Federal government unloads real estate

@CNNMoney May 31, 2012: 2:30 PM ET
The government is looking to unload some of its real estate portfolio.

The government is looking to unload some of its real estate portfolio.

NEW YORK (CNNMoney) -- The federal government, the nation's top property owner, said Thursday that it is on track to save $8 billion by the end of the fiscal year by consolidating its real estate holdings and selling off the excess.

The government had achieved savings of $5.6 billion as of the end of the first quarter, according to the Office of Management and Budget, which said agencies are on track to add several billion more in savings by the end of the fiscal year.

Why is the government so keen to sell its real estate?

The federal government owns 1.1 million real estate assets, a category that includes land, buildings and structures.

The roster runs the full range: Lighthouses. Empty buildings that are no longer used. Big plots of land that once housed government depots. And many structures are underused, outdated or abandoned.

President Obama has made the consolidation and sale of federal property a priority, and has directed agencies to achieve $8 billion in savings by the end of the fiscal year.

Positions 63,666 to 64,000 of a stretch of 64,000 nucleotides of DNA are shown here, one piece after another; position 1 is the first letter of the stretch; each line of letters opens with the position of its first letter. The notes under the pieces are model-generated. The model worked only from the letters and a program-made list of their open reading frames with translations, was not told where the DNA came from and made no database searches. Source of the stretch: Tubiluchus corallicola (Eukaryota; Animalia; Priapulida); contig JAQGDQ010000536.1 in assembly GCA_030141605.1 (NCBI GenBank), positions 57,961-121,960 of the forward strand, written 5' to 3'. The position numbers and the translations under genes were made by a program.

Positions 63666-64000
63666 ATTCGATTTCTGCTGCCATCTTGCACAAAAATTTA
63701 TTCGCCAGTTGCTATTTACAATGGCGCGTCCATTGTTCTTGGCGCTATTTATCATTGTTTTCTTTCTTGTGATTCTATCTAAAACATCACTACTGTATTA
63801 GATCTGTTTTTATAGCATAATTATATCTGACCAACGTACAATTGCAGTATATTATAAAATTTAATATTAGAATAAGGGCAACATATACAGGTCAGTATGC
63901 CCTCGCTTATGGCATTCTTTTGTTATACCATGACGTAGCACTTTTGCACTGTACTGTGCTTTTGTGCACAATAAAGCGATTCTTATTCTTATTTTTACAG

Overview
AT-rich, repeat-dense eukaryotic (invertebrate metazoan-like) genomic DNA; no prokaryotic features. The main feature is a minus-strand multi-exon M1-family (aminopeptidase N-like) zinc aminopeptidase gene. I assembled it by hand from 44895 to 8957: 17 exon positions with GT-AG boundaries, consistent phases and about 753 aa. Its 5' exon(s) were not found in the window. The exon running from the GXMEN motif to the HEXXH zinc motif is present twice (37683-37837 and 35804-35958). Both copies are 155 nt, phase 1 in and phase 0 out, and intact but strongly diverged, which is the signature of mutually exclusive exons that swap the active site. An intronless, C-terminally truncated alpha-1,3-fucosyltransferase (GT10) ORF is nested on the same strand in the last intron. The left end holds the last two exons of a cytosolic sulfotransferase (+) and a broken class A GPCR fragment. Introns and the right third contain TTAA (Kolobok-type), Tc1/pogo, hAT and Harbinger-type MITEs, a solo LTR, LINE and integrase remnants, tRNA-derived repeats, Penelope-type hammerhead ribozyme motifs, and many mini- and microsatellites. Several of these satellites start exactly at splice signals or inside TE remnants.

Danny Werfel, the controller of the Office of Management and Budget, said the government is making progress.

"Agencies have worked to reduce office space, encourage wider adoption of telework, provide alternate workspace configurations, reduce operating costs, and consolidate data centers," Werfel said in a blog post.

Werfel offered a few examples of recent property sales as evidence of the program's success.

The government was recently able to unload a 27,000-square-foot office building in Nome, Alaska for $1.68 million. And a 1,425 acre former radar site in Moscow, Maine was sold at auction for $750,000.

The Internal Revenue Service has announced plans to close 43 offices, part of a larger initiative that will reduce the agency's footprint by 1 million square feet. Total savings: $40 million.

Of course, selling federal real estate as a way to reduce the deficit is a little like scrounging in the couch for loose change to pay the mortgage. Eight billion dollars, while not insignificant, pales in comparison to the $1 trillion plus annual budget deficit.

And the government still faces substantial red tape when trying to sell property.

Law requires the General Services Administration, which acts as the government's property manager, to offer unwanted property to states, local governments and nonprofit organizations, at discounts of up to 100%, before auctioning the property.

In addition, surplus government buildings must be offered up as housing for the homeless before being sold.

In his blog post, Werfel called on Congress to pass the Civilian Property Realignment Act, which he said would "cut through the red tape and politics that slowed the sale of excess Federal property for too long."

The legislation would create an independent board of experts charged with evaluating federal real estate holdings.

The board would be modeled on the Base Realignment and Closure Commission, which makes recommendations on Department of Defense real estate. To top of page

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